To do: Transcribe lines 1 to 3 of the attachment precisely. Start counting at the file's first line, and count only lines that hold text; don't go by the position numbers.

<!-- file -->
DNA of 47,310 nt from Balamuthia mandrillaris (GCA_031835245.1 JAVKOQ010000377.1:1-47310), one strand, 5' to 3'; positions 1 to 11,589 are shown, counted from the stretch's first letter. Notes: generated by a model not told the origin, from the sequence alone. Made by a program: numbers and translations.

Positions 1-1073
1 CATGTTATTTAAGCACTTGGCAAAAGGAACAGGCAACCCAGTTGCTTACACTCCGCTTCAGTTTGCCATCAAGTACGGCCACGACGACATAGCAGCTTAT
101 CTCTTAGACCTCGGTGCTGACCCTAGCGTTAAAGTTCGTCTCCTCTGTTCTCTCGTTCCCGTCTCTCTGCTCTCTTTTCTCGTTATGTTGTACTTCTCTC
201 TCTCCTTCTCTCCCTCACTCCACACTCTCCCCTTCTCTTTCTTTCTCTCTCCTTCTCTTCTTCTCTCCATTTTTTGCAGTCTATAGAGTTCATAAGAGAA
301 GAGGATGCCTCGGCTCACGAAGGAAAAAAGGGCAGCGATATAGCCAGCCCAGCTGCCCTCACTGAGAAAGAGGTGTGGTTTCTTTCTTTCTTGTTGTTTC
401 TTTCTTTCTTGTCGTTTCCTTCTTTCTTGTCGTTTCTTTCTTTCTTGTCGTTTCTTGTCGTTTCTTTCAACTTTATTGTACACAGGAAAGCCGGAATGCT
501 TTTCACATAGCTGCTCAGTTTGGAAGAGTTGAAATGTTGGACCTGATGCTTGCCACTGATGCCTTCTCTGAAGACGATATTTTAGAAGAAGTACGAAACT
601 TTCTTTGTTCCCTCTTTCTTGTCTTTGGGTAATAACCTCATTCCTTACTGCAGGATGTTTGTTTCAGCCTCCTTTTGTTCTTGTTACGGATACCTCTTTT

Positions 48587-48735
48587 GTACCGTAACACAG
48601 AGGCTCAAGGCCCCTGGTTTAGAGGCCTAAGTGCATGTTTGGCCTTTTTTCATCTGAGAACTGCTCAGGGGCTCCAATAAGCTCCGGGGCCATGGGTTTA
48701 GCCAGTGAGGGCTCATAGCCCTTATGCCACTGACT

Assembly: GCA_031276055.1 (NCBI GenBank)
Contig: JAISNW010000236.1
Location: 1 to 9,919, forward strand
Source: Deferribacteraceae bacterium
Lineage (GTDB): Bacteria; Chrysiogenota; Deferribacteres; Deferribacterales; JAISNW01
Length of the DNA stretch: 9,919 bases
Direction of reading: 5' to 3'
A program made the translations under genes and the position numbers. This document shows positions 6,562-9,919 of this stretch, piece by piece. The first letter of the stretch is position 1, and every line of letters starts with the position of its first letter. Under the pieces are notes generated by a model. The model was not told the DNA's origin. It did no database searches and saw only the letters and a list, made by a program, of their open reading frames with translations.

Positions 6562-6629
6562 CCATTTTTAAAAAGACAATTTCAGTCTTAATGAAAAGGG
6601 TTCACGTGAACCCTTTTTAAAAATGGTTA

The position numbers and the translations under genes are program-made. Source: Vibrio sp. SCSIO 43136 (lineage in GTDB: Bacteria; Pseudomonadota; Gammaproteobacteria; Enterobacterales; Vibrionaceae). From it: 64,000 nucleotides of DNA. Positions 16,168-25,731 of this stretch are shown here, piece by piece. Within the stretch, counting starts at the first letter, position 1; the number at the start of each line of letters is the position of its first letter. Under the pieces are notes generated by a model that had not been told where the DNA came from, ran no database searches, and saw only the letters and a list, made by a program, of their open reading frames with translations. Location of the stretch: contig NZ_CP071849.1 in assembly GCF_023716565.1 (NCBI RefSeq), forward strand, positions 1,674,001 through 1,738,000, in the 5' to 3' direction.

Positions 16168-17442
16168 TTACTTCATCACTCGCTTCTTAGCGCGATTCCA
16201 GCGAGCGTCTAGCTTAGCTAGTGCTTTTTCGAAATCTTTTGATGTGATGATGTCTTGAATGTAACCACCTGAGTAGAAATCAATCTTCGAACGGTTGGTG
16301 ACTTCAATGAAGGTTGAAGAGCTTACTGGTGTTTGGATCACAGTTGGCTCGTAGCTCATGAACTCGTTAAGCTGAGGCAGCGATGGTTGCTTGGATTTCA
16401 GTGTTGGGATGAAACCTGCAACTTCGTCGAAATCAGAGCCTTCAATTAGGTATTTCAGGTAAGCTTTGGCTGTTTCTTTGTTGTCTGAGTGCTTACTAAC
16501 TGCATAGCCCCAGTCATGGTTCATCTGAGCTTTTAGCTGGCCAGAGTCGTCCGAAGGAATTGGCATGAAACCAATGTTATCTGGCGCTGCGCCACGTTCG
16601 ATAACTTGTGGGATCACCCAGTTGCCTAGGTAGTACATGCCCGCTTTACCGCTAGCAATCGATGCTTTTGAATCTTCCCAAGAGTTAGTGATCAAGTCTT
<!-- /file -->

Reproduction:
DNA of 47,310 nt from Balamuthia mandrillaris (GCA_031835245.1 JAVKOQ010000377.1:1-47310), one strand, 5' to 3'; positions 1 to 11,589 are shown, counted from the stretch's first letter. Notes: generated by a model not told the origin, from the sequence alone. Made by a program: numbers and translations.

Positions 1-1073
1 CATGTTATTTAAGCACTTGGCAAAAGGAACAGGCAACCCAGTTGCTTACACTCCGCTTCAGTTTGCCATCAAGTACGGCCACGACGACATAGCAGCTTAT